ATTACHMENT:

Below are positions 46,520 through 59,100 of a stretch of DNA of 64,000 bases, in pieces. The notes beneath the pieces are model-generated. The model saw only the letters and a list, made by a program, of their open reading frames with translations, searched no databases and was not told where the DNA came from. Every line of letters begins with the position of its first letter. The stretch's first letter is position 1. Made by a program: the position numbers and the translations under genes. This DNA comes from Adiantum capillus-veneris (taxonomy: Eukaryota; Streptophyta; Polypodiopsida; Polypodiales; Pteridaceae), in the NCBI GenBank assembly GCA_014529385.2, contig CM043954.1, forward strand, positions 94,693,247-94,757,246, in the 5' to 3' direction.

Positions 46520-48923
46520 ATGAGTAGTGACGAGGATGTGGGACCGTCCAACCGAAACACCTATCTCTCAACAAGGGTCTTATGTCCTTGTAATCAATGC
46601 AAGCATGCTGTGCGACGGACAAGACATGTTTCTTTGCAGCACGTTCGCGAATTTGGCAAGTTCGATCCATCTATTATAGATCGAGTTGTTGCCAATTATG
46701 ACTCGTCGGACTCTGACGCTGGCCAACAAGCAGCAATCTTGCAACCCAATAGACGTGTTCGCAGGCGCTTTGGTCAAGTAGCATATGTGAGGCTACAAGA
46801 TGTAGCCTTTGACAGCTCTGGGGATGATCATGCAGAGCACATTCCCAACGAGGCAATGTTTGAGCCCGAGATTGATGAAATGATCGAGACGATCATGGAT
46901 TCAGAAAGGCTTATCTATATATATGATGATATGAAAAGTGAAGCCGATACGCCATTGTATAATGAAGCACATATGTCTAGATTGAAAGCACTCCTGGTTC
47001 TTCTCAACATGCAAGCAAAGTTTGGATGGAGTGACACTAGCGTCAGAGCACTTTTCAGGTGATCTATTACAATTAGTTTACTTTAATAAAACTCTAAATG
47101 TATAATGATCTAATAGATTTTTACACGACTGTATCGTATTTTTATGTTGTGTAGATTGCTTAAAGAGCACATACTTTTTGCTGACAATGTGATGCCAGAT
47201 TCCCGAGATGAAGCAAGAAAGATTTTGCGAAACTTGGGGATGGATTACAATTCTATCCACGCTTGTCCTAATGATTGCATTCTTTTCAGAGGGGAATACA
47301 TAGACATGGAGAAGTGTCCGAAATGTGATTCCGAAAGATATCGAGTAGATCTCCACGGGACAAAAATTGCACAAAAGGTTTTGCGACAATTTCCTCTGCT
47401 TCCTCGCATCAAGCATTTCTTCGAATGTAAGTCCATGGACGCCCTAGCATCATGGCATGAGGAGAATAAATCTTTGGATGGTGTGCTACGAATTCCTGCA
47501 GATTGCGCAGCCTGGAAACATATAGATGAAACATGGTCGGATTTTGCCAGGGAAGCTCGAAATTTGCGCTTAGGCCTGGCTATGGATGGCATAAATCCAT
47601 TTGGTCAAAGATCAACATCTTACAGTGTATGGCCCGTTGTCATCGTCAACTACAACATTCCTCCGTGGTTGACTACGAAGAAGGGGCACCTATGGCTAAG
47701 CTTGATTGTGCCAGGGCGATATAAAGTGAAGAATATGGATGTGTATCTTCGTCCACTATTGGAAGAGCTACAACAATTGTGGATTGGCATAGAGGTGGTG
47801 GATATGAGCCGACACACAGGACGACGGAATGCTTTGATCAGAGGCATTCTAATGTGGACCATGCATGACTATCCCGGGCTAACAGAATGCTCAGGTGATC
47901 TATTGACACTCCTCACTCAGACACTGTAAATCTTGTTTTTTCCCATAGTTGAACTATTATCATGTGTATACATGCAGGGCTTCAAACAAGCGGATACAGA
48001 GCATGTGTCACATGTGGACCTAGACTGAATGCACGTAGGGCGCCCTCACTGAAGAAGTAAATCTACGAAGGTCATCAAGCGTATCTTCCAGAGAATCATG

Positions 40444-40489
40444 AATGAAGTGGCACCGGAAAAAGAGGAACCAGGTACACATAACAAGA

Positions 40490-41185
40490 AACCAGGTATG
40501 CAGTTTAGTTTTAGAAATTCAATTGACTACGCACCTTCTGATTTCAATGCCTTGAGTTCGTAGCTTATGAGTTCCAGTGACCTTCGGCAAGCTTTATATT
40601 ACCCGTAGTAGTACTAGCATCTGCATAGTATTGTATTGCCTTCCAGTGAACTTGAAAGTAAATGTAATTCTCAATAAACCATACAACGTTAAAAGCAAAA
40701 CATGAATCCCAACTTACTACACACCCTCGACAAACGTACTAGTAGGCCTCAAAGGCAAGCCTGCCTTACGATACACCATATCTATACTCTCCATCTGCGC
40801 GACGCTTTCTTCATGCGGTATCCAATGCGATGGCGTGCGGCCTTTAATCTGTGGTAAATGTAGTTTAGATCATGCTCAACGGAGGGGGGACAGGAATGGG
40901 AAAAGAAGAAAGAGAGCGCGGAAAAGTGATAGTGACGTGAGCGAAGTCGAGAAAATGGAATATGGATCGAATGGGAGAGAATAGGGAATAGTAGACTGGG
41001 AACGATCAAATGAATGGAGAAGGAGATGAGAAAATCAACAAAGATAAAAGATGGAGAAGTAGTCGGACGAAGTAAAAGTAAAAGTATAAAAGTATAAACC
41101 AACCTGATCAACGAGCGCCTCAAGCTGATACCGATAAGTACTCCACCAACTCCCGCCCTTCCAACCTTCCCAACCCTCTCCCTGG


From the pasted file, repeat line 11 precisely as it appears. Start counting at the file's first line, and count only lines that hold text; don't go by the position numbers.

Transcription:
47301 TAGACATGGAGAAGTGTCCGAAATGTGATTCCGAAAGATATCGAGTAGATCTCCACGGGACAAAAATTGCACAAAAGGTTTTGCGACAATTTCCTCTGCT